Productivity Tracking For Start-ups During & Post COVID-19
In the current times, it would be important for start-ups to understand what they would want to achieve out of their business.
Being agile and continually learn from the constantly changing environment is the need of the hour for many start-ups around the world. Start-ups would be needing to get out of their comfort zone and diversify their offerings including their existing value propositions. They will have to adapt a modern and collaborative approach with various stakeholders and initiate a different storytelling process of their actual origins.
Although, for many start-ups, this current pandemic provides an opportunity to adapt Go to Market Strategies (GTM). These start-ups can be from industries like SaaS, online education, skill-based gaming & mobility and what would make them scalable in future is proprietary technology along with network effects. The current situation in fact reinstates Peter Thiel’s view in his book ‘Zero to One’ that, technology matters more compared to Globalization, as to the contrarian view that world will be defined by globalization.
In ‘Zero to One’ Thiel has also given a framework for new entrepreneurs on how to build a monopoly. The first step he suggests is to start small – target a niche market where competitive intensity is very low and the opportunity is being left unaddressed. Next, monopolize the market while building strong barriers to entry and then slowly scale up the business by moving to adjacent or related categories. He suggests a focus on four characteristics of building a monopoly – a) Proprietary technology, b) Network effects, c) Economies of scale, and d) Brand.
In the current times, it would be important for start-ups to understand what they would want to achieve out of their business when pricing their products, some would like to maximize their profits or some would like to maximize their market share. For Example, Bhavish Aggarwal of Ola is trying to win market share from Uber as the market contracts and simultaneously also trying to expand in areas better suited to the new environment along with cutting costs.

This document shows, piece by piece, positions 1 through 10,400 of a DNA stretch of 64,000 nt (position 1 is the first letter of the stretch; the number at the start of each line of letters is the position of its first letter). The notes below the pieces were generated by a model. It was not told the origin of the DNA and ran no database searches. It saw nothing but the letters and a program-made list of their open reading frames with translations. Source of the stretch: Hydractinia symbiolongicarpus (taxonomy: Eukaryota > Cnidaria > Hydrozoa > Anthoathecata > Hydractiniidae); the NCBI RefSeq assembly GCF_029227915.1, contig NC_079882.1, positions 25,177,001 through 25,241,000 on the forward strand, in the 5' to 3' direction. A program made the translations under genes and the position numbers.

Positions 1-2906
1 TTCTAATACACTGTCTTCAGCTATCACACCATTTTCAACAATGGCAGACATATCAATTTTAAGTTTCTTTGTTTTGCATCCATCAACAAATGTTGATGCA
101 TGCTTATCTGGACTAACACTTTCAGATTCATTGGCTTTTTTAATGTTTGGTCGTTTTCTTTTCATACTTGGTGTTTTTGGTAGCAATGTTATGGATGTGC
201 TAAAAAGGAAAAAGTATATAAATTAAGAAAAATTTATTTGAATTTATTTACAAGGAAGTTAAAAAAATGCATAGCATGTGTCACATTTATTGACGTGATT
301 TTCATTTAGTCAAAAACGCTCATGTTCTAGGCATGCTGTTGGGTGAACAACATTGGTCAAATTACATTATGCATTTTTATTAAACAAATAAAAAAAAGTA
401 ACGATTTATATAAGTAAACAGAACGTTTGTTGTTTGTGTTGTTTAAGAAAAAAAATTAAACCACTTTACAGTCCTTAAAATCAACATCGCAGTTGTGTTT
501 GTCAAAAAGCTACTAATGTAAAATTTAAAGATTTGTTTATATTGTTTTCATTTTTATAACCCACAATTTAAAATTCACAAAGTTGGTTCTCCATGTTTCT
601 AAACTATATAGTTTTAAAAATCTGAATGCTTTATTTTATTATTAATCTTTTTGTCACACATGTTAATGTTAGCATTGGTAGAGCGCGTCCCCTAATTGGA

As it is a well-established fact, it costs at least five times as much to attract a new customer than to keep an existing one, this is the time for start-ups to focus on Customer retention strategies rather than customer acquisition strategy as this would result in a two-fold benefit, building a royal relationship with their existing client base and saving on customer acquisition cost. In order to achieve this, customer experience under the new normal would be a key factor driving customer loyalty and retention. Additionally, a study conducted by Bain found that a 5% increase in retention rate can lead to an increase in profit between 25% to 95%.
The current situation reminds of Rachleff’s Law of start-up success, which states that in a terrible market, you may have the best product in the world and an absolutely killer team but it doesn’t matter – you might fail as when a great team meets a lousy market, market wins.
In the end, start-ups should always remember that ‘every moment in business happens only once’ and it becomes a game-changer for many of them along with that they should not forget that in a rapidly changing market like this, it would require continuous business model iteration and customer development as we saw how Zomato adopted to liquor delivery.
To conclude, keep hustling, expand on the success and don’t contract on failure.
Disclaimer: The views expressed in the article above are those of the authors' and do not necessarily represent or reflect the views of this publishing house
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